Waiver of Liability Unenforceable For Kettlebell Injury (NY)

While participating in an instructional kettlebell course presented by KettleBell Concepts, Inc. at a Hilton hotel, Eric Gallant was injured when a kettlebell struck him in the back of the head.  Before starting the course, Gallant had signed a waiver in which he agreed to “assume and accept full responsibility for any and all injuries or damages that may occur…and forever fully release, remise, indemnify, and agree to defend and hold harmless [defendants]…from any and all causes of actions, costs, damages, expenses, and liability whatsoever.”  Despite this, Gallant sued Hilton Hotels, KettleBell and its instructor.

At the close of discovery, the defendants moved for summary judgment arguing, primarily, that Gallant’s action was barred because he had waived all liability.  In opposition, Gallant argued that the waiver did not express in unequivocal terms the parties’ intention to relieve the defendants of liability for their own negligence.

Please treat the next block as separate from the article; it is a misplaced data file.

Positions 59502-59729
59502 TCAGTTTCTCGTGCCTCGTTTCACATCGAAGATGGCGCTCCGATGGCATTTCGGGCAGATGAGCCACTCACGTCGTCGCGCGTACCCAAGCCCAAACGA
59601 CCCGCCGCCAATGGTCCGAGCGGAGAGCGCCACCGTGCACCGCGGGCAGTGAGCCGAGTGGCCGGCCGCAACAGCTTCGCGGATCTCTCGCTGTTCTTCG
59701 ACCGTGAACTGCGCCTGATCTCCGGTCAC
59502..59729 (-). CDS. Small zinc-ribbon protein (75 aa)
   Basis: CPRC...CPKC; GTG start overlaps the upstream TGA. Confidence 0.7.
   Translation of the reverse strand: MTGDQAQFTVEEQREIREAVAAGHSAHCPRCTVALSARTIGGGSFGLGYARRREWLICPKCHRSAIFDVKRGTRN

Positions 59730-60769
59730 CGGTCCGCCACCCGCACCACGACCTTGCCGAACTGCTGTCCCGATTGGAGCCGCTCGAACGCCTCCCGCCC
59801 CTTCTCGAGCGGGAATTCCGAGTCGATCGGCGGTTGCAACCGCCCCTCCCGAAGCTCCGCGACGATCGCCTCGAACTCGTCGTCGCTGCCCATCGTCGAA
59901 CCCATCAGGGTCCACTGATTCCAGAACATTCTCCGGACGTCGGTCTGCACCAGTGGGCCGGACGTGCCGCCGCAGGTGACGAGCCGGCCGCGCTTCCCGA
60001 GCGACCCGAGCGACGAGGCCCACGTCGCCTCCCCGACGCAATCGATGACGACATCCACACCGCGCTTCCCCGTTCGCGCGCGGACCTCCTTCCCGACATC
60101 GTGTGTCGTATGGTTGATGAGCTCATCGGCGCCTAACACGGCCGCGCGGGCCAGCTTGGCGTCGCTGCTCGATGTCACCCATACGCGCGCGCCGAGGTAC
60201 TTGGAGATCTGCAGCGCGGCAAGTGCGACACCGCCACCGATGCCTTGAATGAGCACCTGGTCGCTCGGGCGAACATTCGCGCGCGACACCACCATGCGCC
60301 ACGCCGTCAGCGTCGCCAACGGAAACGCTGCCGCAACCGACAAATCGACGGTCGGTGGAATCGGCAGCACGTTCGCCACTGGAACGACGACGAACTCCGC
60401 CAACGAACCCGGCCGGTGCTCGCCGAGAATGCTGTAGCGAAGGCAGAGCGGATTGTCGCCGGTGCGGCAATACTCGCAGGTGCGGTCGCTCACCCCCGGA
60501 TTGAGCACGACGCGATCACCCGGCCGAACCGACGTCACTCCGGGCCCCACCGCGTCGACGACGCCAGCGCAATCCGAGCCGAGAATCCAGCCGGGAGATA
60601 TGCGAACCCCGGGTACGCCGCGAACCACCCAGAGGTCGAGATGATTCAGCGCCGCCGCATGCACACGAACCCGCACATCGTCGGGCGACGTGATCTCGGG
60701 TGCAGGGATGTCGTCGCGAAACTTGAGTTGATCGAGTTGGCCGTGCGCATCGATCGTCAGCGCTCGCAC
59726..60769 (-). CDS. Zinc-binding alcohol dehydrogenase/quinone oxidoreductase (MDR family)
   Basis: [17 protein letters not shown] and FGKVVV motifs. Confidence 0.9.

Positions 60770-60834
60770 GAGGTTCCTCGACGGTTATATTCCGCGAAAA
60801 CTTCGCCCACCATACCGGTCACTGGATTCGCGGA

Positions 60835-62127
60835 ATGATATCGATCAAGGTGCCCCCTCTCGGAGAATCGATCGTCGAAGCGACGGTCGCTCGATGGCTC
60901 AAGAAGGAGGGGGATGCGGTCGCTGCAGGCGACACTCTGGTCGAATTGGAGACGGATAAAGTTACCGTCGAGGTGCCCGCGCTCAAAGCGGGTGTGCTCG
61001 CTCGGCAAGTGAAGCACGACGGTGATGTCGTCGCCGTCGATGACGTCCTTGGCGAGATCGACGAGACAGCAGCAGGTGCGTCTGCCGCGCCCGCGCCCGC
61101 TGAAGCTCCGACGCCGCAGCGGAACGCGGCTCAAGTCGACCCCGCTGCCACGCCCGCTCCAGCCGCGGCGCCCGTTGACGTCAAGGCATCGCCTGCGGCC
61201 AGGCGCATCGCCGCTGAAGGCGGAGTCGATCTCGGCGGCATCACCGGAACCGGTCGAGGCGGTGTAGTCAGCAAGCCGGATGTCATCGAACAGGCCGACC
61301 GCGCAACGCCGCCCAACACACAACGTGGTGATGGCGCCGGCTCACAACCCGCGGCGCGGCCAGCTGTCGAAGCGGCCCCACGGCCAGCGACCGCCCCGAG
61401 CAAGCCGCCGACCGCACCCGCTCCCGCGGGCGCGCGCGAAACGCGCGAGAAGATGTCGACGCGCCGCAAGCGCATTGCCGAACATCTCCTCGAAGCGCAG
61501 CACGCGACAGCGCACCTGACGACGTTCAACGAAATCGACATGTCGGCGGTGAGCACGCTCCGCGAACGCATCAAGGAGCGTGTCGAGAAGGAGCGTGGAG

The court examined the waiver that Gallant signed and noted that the law frowns upon contracts that intend to exculpate a party from the consequences of its own negligence and to the extent that such agreements purport to exempt liability for willful or grossly negligent acts the courts have viewed them as void.  The court further noted that in order for this waiver to be clear and unequivocal, it must plainly appear that the limitation of liability extends only to negligence of the party attempting to shed ordinary responsibility.  The court ultimately ruled that the waiver was unenforceable.

As an aside, the court noted that the defendants had available to them the defense of assumption of risk as Gallant assumed the risk of attending a course in which he knew people would be swinging kettlebells.  The defendants, however, failed to raise this defense at the outset and only did so for the first time in their reply papers.  While a valid defense, the court was not required to consider this late argument.

Special thanks to Michael Nunley for his contribution to this post.  For more information, please contact Nicole Y. Brown at nbrown@wcmlaw.com.